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MALCOLM MILLER is disappointed by a
Barenboim Beethoven recital in London


That Daniel Barenboim is one of the most gifted musical artists in the world is beyond doubt, and hardly needs mention, since so much has been written about it. His initial career as a pianist has evolved into that of conductor-pianist, almost unrivalled with countless memorable performance with leading orchestras to his credit. His founding and directing the West-Eastern Divan Orchestra has captured the public imagination as a beacon of hope for peaceful coexistence between Israelis and Arabs, and he has been acclaimed as a result for his wider political gestures (see my previous review in M&V). Barenboim has been the pianistic hero of many music lovers and musicians, such as myself, who have followed his superlative recordings and performances from his -- and our -- youth. Any chance to attend a Barenboim concert is always a treat to be relished. So it was all the more disappointing for me to attend one of the Beethoven Cycle recitals at the South Bank, a special highlight to which I was greatly looking forward.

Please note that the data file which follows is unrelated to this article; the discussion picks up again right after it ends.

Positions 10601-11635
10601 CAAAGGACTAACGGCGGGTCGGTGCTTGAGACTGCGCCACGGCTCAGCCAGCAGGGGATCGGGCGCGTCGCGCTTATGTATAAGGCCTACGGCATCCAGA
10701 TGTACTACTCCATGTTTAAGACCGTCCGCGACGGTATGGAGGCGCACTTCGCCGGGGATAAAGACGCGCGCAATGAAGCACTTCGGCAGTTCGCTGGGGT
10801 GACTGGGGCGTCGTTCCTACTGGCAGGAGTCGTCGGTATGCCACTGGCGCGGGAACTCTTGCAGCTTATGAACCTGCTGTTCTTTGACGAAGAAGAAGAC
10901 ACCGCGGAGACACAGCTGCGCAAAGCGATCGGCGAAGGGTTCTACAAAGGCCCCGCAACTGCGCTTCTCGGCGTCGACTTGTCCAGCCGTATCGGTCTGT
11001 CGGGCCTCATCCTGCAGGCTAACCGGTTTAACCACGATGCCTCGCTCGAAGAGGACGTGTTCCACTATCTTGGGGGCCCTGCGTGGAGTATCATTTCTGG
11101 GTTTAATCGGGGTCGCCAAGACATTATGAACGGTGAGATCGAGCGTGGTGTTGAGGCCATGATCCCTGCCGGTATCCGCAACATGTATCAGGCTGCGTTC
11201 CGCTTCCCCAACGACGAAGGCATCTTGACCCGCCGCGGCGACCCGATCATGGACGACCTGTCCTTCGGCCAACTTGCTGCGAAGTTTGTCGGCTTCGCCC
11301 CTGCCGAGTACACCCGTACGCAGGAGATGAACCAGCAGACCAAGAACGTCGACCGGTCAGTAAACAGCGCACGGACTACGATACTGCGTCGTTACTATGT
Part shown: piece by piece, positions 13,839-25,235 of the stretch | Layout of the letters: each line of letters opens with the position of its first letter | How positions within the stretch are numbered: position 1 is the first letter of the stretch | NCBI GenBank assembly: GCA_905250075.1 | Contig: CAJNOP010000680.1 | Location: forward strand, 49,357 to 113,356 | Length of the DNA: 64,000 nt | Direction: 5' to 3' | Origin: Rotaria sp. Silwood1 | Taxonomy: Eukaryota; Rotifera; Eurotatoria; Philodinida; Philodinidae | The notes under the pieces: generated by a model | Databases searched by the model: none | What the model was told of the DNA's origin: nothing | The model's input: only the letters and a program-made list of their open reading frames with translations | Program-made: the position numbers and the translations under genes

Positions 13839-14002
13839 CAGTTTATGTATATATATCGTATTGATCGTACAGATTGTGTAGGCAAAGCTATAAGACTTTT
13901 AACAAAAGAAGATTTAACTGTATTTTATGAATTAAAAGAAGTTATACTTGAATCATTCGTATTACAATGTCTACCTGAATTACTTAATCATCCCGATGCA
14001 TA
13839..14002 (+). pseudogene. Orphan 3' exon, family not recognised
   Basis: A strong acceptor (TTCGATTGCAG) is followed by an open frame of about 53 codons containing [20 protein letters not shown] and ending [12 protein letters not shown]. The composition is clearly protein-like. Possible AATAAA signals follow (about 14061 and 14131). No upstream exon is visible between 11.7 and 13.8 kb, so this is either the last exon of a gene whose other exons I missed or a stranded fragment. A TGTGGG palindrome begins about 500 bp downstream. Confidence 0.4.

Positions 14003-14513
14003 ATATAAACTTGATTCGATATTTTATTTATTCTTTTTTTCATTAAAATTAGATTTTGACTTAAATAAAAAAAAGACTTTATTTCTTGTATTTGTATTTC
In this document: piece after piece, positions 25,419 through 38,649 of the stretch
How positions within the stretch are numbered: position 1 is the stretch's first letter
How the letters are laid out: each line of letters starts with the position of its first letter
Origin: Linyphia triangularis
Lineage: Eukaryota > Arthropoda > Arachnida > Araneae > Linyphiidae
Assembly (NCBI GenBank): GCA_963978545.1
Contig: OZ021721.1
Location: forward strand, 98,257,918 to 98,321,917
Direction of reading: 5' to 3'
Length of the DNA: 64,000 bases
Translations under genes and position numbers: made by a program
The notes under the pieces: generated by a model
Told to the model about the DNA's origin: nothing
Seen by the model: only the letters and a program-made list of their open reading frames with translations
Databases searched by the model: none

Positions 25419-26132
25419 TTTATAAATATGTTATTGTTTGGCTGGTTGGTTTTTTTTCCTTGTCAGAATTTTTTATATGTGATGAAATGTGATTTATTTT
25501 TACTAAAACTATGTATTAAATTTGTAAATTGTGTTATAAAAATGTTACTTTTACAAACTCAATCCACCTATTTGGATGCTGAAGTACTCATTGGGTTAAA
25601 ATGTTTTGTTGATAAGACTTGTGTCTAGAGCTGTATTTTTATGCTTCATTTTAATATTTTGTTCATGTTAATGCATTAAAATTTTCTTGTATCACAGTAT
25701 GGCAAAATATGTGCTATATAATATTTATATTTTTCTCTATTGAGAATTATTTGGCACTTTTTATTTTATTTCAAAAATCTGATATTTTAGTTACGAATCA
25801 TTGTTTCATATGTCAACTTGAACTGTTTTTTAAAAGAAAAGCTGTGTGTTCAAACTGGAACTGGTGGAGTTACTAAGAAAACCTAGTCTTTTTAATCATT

The recital on Saturday 9 February 2008 had a wonderful selection of sonatas: Op 27 No 1, Op 10 No3, Op 90 and Op 53 'Waldstein'. Yet the performances were full of basic musical shortcomings and far short of pianistic qualities one has come to expect of the great master. And overall if I had to ask whether I had enjoyed an evening of Barenboim playing Beethoven, the honest answer would be that on this occasion, it would be too easy to say that there was 'too much Barenboim and too little Beethoven': rather, it was the case that Barenboim himself did not reach his usual standards, and that his readings did not do full justice to Beethoven's conception.

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Copyright © 11 February 2008 Malcolm Miller, London UK


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